STOP GIVING UP

By Lisa Huddleston

32636_10200983346923055_1308627103_nLike many of you, I usually take a look at my iPhone before even getting out of bed in the morning. Just to catch up on what I missed during the night–awful, I know. Anyway two posts (one on Facebook and the other on Twitter) grabbed my attention right away. The first was this annoying but true photo message: “If you’re tired of starting over, stop giving up.” I wanted to reach into my phone and slap my “friend” for posting it. (Love you, Diana.) And the second message was a Tweet from Rick Warren which said, “Every time you make a bad choice, it becomes harder to make a good one.” Ugh.

Why is it that even when the truth is truly true it can still make me want to argue against it when it isn’t something I want to hear? Today I just felt like giving up. Yeah. I wanted to stay in bed until 10 or 11, eat whatever I wanted to whenever I wanted to, and generally give up on any attempts to exercise. I felt weary of swimming upstream–literally and figuratively.

Instead I read the handwriting on the screen and got up. I enjoyed a leisurely breakfast with my coffee, bagel, a thought-provoking Stott devotional, and the last few chapters of a good book (another Walker Percy–I need to write about him sometime soon). By then it was time to make a choice: to exercise or not to exercise? That was THE question for today.

There was a Zumba class at noon that I have been attending for a few weeks that I had been planning to go to. I’d even passed up an invitation to hang out with some friends in order to go. But, today I just didn’t feel like dancing. Instead, making a tough choice, I dressed to bike, filled my water bottle, and struck out from the garage to take a familiar route. It was HOT (I had waited too late to avoid the heat) and the first big hill on Cedar Grove just about sent me home. In spite of my social media inspiration, I didn’t make it up the hill without quitting. Cursing myself out loud for being such a lazy fatso–yes, I talk to myself when I’m worked up–I pushed the dang bike to the crest then drank some cool water, kicked my butt back up on the tiny bike seat, and pushed the pedals. And I kept going and going and going. I even added about 7 more miles to the ride by taking a new route up Berea Church Road and lots more hills. And it felt sooooooo good–when I finally got home and could get off that bike in victory.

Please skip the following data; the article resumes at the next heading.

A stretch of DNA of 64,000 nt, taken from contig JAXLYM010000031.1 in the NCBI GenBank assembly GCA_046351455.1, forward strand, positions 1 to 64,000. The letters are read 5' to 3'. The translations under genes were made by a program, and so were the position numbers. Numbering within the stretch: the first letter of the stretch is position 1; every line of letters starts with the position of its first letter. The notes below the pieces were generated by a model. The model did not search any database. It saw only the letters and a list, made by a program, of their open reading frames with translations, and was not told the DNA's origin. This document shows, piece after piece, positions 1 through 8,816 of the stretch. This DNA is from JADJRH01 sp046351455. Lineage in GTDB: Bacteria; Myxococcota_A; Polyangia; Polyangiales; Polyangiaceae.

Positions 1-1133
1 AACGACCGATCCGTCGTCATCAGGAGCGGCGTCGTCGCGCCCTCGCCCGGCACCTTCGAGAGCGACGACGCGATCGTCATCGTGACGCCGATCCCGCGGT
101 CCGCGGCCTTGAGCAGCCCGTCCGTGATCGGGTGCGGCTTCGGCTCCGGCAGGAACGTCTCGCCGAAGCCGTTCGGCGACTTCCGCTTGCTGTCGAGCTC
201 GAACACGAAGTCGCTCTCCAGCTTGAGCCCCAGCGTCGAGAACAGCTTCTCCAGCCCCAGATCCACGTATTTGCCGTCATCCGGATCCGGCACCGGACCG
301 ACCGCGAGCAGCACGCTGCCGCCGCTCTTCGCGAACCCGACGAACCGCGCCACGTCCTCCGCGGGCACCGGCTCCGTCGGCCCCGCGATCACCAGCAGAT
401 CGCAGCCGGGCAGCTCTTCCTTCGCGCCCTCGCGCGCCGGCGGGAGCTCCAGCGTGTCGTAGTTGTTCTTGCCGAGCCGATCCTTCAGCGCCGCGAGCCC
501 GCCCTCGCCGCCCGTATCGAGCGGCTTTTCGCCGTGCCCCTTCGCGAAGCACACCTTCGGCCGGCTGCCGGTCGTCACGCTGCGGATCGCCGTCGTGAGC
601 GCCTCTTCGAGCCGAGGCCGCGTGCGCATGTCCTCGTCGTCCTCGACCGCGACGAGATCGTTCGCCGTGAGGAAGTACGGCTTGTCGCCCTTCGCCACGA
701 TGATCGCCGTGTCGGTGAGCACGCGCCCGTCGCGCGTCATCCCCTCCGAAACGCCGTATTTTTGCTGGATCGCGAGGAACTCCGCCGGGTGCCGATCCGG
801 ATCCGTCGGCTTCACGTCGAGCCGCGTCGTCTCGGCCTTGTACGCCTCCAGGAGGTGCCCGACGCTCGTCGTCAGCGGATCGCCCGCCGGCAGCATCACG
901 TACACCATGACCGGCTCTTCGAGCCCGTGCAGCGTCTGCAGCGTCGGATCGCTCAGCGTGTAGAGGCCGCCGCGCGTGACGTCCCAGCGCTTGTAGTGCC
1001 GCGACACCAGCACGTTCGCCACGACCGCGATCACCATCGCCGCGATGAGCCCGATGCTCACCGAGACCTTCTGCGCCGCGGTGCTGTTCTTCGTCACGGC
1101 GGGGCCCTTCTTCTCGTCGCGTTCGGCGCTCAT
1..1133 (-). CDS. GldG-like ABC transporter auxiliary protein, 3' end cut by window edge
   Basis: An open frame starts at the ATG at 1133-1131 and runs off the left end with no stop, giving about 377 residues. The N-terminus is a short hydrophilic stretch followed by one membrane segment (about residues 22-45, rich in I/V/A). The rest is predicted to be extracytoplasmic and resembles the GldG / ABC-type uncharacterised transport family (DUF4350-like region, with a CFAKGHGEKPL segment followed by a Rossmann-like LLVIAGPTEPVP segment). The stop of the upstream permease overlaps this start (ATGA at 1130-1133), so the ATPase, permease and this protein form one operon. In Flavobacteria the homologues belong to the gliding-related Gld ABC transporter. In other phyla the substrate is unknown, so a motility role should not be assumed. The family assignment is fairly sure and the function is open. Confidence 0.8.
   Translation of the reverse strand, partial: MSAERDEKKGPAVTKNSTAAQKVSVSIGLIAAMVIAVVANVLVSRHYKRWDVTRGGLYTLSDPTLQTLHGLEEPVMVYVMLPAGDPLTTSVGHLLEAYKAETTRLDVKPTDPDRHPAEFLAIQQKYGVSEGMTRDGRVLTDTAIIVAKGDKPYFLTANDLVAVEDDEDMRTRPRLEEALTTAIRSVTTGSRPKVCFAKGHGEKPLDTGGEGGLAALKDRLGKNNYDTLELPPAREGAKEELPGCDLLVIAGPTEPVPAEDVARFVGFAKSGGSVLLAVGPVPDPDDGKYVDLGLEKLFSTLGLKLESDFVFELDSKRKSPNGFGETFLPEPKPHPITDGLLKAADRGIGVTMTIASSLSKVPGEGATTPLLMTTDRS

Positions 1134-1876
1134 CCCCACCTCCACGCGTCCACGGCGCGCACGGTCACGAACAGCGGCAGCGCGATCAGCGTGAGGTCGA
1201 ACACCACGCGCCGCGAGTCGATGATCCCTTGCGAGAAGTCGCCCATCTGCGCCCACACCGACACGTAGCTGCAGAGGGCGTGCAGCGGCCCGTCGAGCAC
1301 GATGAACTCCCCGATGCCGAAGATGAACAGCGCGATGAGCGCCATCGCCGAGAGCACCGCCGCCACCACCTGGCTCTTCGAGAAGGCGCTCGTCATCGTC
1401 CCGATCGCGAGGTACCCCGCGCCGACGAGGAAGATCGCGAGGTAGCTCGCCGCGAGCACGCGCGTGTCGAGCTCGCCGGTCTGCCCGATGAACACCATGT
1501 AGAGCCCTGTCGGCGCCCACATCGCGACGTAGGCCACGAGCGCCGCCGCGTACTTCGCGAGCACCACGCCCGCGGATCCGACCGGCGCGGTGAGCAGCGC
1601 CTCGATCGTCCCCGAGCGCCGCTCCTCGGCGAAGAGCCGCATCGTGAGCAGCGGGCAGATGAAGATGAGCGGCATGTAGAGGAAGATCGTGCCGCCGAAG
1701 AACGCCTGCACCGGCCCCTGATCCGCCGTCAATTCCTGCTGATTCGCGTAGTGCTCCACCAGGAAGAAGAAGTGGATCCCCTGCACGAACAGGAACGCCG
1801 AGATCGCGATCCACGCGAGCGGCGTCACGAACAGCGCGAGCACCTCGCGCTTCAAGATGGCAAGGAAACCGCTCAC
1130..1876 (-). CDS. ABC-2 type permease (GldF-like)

Isn’t that so often the way it is? Something may be really hard to do (THE question is different for each one of us), and it really doesn’t feel great while you’re doing it (the “right” thing), but afterwards you rejoice. And the opposite is also true. It may feel great to eat a cream-filled, chocolate-covered eclair or a delicious, warm apple fritter from the local bakery at the time you’re eating it, but later the regret can be overwhelming. And the price you pay for the bad choice (extra pounds, more exercise required, guilt, etc.) just isn’t worth it.

While you and I both know there’s nothing wrong with an eclair now and then, it’s the general drift that really counts. The direction your choices are leading you. Recently my pastor said something like, “It’s not where you are when God calls you that’s important–it’s the direction you’re facing that matters.” And I can agree.

A beautiful view on my new bike route.

A beautiful view on my new bike route.

Tired of starting over? I am. Next Monday or next week or when I finish this bag of chips or bottle of wine or see that person one more time or … whatever you’re postponing the truth for isn’t worth it. Make a good choice today (and hopefully tomorrow and the next day) and turn your momentum in the right direction. I promise, it’ll feel soooooo good once it’s done.

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